If it’s not obvious from the picture, then a scratch-and-sniff option for the blog would help you identify the stuff that’s loaded on our trailer. That’s right, horse manure. The folks at Capital Area Theraputic Riding Association (CATRA) have a limitless supply of it, and are happy to load it for me. Back at the farm, the manure is used to make hot beds, which heat our germination greenhouse.
Here’s how it works. We used some old twin-wall polycarbonate (though cinder blocks or plywood will work, too) to build boxes under two of the tables in the greenhouse, about 3 feet high, 3 feet wide, and 8 feet long. The horse manure goes in the boxes, gets watered well, and topped with a layer of finished compost, straw, or leaves. Surrounded by friends, with room to dance and lots to drink, the microorganisms in the horse manure start to party, generating a lot of heat in the process. That heat radiates slowly from the hotbeds, warming the germination greenhouse enough to keep our tender plants from freezing. When the microorganisms have run out of oxygen, the party’s over. After the hotbed has cooled, we can use the composted manure as fertilizer and we go back out to CATRA for another load of fresh manure.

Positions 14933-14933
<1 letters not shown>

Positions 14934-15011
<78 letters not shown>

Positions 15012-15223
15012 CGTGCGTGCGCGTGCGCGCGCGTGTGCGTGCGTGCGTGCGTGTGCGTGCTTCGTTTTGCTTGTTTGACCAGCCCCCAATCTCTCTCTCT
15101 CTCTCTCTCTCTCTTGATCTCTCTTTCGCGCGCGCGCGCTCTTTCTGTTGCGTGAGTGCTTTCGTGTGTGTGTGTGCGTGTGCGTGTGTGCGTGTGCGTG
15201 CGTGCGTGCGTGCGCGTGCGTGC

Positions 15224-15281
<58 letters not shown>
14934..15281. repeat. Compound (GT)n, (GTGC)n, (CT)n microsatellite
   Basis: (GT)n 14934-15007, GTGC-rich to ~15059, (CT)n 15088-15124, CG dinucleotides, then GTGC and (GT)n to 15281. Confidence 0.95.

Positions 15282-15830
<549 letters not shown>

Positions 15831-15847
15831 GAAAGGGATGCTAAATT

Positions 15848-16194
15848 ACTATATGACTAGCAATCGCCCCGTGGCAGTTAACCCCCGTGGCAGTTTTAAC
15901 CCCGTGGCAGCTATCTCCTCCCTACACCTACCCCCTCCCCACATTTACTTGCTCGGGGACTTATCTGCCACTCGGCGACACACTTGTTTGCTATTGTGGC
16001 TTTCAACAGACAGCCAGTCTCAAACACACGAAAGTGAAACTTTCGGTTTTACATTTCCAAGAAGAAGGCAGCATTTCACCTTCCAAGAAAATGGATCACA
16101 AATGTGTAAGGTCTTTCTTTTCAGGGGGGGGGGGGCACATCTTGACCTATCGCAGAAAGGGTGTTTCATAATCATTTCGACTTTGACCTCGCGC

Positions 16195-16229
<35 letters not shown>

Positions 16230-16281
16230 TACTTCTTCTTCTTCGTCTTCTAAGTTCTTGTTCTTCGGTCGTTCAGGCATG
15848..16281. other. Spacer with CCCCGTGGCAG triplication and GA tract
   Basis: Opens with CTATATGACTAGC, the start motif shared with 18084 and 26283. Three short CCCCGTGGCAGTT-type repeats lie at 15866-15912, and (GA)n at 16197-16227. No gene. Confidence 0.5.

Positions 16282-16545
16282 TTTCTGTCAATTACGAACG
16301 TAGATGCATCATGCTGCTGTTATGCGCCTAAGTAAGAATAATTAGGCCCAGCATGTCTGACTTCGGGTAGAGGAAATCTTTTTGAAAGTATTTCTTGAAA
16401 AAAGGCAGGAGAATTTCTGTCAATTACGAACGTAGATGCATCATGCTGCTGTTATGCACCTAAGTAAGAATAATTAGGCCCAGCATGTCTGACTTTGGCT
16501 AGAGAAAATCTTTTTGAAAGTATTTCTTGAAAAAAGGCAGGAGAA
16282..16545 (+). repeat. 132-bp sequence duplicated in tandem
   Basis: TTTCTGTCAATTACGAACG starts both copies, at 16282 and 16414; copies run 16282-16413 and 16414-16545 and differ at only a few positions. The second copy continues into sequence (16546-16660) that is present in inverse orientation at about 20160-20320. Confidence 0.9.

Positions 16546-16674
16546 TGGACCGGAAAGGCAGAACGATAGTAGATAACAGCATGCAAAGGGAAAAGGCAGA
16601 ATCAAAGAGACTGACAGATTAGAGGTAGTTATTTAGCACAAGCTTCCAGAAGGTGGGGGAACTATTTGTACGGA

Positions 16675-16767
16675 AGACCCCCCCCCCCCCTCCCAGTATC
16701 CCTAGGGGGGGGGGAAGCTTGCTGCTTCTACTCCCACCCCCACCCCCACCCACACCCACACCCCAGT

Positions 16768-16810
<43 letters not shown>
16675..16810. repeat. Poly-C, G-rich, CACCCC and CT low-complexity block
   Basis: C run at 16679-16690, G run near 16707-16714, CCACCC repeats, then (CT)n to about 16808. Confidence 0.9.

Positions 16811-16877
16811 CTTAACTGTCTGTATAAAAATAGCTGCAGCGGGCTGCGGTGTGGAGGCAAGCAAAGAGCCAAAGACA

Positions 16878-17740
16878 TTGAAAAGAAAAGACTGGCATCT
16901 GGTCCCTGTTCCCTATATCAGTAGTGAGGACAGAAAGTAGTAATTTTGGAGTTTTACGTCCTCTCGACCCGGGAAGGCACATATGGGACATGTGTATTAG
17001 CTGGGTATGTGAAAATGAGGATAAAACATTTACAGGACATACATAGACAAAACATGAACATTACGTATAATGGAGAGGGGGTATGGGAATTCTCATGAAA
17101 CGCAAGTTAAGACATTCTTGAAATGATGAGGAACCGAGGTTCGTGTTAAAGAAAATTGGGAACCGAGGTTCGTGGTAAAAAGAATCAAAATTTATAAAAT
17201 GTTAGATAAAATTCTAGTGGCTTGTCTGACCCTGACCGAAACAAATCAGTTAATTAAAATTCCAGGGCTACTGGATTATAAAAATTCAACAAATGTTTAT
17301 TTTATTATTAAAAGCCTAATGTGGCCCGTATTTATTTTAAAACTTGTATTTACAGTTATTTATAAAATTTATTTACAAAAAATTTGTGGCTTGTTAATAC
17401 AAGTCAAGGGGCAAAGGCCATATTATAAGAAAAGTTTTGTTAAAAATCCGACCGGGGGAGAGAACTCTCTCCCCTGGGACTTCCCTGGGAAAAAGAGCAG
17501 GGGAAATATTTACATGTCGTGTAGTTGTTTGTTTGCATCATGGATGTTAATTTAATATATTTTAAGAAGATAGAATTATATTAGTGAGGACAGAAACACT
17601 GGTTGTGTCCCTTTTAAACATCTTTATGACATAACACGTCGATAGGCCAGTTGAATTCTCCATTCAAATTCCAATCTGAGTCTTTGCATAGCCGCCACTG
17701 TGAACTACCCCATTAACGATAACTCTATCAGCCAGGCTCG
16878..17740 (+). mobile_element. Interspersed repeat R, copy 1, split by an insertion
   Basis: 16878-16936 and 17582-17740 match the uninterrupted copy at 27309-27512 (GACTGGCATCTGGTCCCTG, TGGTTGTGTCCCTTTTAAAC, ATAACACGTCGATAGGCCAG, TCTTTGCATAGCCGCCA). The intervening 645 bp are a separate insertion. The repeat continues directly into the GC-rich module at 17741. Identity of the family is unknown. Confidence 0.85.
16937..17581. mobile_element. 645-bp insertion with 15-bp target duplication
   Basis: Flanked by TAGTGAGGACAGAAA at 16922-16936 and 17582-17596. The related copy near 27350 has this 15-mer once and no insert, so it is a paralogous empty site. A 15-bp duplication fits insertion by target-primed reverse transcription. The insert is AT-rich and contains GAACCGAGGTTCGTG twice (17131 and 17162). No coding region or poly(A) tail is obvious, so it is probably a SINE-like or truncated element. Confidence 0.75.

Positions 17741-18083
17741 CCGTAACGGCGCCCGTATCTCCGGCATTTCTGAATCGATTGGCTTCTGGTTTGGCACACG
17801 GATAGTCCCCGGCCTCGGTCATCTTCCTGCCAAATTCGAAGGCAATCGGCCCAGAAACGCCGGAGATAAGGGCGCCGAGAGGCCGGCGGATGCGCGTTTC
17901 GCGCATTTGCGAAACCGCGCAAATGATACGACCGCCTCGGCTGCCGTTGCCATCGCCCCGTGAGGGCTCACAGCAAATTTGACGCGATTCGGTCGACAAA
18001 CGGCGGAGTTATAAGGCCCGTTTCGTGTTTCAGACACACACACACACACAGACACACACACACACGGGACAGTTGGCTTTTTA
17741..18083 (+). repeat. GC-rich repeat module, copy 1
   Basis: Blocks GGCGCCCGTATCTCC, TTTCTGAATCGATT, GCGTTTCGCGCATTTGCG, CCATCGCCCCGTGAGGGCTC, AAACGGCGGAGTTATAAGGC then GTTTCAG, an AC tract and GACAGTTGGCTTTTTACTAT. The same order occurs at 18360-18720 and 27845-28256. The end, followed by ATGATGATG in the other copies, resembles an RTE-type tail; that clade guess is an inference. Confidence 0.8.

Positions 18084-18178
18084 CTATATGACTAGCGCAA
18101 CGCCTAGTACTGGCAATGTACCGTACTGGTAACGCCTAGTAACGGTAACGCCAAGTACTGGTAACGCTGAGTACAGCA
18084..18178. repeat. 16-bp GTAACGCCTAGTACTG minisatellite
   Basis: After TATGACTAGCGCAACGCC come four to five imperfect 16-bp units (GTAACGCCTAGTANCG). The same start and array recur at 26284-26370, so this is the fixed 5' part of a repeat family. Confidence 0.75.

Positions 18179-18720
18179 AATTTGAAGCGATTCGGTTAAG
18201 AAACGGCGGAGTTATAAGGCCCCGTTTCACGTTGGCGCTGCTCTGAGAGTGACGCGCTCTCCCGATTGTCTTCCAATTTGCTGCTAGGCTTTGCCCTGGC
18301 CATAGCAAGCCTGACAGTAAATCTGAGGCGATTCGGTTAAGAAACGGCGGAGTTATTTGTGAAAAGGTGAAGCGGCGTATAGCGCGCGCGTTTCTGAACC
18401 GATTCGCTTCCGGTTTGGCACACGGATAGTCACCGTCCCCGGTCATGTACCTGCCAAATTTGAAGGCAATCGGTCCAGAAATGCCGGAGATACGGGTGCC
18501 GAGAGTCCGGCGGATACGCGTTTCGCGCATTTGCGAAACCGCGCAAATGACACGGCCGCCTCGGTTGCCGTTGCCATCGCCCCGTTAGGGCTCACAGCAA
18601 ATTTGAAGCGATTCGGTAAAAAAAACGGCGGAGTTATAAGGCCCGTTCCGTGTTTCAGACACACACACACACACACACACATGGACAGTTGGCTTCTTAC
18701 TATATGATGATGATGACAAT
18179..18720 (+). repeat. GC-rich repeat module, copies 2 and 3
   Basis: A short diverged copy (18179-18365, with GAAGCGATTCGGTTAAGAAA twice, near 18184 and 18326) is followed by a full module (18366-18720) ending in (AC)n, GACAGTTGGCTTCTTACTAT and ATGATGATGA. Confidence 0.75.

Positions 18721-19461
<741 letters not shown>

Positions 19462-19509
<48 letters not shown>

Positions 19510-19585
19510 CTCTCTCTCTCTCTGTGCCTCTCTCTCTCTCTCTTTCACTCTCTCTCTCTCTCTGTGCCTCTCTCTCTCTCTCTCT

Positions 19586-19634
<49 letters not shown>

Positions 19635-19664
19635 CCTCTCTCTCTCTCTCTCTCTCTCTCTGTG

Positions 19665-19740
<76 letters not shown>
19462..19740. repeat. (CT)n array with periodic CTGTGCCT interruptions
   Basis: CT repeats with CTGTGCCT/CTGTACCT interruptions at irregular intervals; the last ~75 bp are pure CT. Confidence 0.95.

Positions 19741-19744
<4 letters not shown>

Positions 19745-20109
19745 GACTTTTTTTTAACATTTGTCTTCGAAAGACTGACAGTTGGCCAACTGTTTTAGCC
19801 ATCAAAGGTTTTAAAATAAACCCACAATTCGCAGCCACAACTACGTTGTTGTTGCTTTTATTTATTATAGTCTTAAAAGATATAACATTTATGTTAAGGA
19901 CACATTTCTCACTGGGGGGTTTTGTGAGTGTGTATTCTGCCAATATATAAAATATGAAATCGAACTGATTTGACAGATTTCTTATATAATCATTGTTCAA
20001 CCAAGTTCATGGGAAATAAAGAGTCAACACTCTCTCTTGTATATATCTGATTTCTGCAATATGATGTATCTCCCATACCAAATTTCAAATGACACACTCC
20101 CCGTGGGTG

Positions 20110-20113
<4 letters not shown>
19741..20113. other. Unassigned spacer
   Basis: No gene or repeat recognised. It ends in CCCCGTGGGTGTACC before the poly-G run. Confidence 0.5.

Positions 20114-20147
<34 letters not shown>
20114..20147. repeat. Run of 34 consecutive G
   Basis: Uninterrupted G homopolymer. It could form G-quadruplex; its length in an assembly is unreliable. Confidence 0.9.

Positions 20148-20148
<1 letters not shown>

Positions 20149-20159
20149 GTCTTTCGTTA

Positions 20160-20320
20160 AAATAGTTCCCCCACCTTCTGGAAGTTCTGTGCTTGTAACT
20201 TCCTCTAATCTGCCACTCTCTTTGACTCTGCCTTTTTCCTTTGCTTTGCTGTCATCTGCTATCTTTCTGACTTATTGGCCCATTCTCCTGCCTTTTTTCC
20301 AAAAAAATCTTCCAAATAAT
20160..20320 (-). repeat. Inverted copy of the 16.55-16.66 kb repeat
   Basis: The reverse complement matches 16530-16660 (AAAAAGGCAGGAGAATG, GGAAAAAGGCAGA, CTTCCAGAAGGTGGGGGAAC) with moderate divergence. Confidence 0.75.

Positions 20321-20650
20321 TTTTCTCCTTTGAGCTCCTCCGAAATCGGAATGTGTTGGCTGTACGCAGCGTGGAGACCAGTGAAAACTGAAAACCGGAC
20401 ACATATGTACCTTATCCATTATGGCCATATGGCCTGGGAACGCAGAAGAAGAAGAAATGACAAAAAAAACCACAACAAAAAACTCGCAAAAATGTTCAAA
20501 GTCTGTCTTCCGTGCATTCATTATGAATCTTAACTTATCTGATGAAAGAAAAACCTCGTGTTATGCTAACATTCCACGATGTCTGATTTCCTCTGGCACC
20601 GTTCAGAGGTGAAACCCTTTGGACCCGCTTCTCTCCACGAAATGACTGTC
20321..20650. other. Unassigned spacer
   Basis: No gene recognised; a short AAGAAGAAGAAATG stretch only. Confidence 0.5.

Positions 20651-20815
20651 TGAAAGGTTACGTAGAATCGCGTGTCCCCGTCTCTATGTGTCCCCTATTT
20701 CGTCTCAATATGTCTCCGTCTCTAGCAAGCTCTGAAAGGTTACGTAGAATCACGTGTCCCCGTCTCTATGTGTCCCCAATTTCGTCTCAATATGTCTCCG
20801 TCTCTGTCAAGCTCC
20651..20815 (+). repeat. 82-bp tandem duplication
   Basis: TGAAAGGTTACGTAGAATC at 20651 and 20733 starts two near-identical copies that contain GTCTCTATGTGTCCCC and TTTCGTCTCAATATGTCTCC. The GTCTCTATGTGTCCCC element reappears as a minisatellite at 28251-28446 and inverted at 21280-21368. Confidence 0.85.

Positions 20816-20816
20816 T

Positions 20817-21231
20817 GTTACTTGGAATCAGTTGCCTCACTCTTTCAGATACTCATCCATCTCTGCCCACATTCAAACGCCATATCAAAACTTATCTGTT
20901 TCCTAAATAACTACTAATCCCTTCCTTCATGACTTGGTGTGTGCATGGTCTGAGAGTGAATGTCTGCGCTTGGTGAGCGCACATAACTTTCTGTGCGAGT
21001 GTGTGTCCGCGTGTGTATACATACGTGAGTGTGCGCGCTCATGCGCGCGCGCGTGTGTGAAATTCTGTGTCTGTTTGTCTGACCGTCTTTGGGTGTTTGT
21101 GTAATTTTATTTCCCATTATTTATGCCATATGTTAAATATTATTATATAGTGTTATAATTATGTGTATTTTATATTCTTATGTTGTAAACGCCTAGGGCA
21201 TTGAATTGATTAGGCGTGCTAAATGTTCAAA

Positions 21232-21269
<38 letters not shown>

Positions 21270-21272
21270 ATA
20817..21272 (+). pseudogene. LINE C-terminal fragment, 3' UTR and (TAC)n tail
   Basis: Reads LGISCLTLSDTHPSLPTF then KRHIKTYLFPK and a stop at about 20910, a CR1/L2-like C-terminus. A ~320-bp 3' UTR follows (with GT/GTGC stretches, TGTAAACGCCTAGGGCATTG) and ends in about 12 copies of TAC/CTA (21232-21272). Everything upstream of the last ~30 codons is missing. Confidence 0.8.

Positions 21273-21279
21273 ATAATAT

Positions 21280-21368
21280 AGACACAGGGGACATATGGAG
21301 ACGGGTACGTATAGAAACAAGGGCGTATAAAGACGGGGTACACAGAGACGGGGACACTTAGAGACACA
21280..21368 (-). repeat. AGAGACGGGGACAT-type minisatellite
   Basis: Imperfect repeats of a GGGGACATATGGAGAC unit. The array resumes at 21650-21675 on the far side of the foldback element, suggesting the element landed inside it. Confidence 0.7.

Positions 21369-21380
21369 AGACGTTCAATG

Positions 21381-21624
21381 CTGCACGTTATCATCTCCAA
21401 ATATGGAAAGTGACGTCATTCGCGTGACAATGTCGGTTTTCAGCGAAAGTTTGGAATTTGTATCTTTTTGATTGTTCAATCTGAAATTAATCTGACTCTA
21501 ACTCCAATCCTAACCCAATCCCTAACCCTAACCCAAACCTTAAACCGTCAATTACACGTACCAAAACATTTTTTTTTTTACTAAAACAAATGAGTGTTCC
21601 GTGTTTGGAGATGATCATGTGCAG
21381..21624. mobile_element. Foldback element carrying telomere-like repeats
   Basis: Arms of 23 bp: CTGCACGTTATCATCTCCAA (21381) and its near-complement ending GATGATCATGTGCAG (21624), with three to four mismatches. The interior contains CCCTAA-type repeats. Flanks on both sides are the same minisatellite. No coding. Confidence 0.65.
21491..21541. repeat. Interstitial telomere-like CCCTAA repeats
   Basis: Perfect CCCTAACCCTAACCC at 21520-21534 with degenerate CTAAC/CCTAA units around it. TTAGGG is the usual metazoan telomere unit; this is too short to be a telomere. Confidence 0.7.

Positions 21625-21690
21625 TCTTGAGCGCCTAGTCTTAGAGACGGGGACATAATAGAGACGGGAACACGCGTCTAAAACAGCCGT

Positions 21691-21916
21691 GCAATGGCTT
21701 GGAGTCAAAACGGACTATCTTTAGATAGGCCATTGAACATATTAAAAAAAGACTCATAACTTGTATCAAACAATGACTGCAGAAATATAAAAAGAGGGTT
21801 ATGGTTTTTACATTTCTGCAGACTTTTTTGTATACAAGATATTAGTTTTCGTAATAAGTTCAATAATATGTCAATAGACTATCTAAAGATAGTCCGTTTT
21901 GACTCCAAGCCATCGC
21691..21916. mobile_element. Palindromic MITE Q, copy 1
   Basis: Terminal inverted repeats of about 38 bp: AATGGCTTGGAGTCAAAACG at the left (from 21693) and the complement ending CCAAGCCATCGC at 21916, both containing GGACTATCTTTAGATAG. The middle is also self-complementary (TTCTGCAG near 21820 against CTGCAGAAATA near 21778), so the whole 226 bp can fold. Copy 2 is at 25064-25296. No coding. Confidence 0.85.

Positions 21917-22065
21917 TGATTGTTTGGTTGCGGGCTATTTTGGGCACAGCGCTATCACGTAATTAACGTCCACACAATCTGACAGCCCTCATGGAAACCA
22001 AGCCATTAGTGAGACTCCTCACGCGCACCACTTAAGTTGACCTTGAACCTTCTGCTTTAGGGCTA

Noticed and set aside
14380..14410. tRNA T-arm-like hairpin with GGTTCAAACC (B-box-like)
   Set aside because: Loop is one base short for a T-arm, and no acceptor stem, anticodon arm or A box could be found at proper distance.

It’s not a perfect system of heating a greenhouse, but it’s worked for us (with the help of the strong backs of Messiah student volunteers!). Most growers use gas heaters, which can be easily adjusted and require less physical labor. Our system is somewhat dependent on the weather–we are getting a late start in the greenhouse because the trailer was snowed in–and requires additional heat when we have extended cold spells (temps in the 20s or lower). We still use some fossil fuels to transport the manure. On the plus side, there is some evidence that plant growth is enhanced by the enriched CO2 levels. In case you’re curious, the smell is almost minimal, due to the filter of straw we put on top. It’s nice to have relatively weed-free compost to use when it’s done, and it’s kind of fun to find alternative uses for waste. Taking the temperature of the hotbed is one of the highlights of my day. I’m not really sure what that says about me. Maybe since I’m not the sort to be the life of the party, it’s fun to know that the party lives!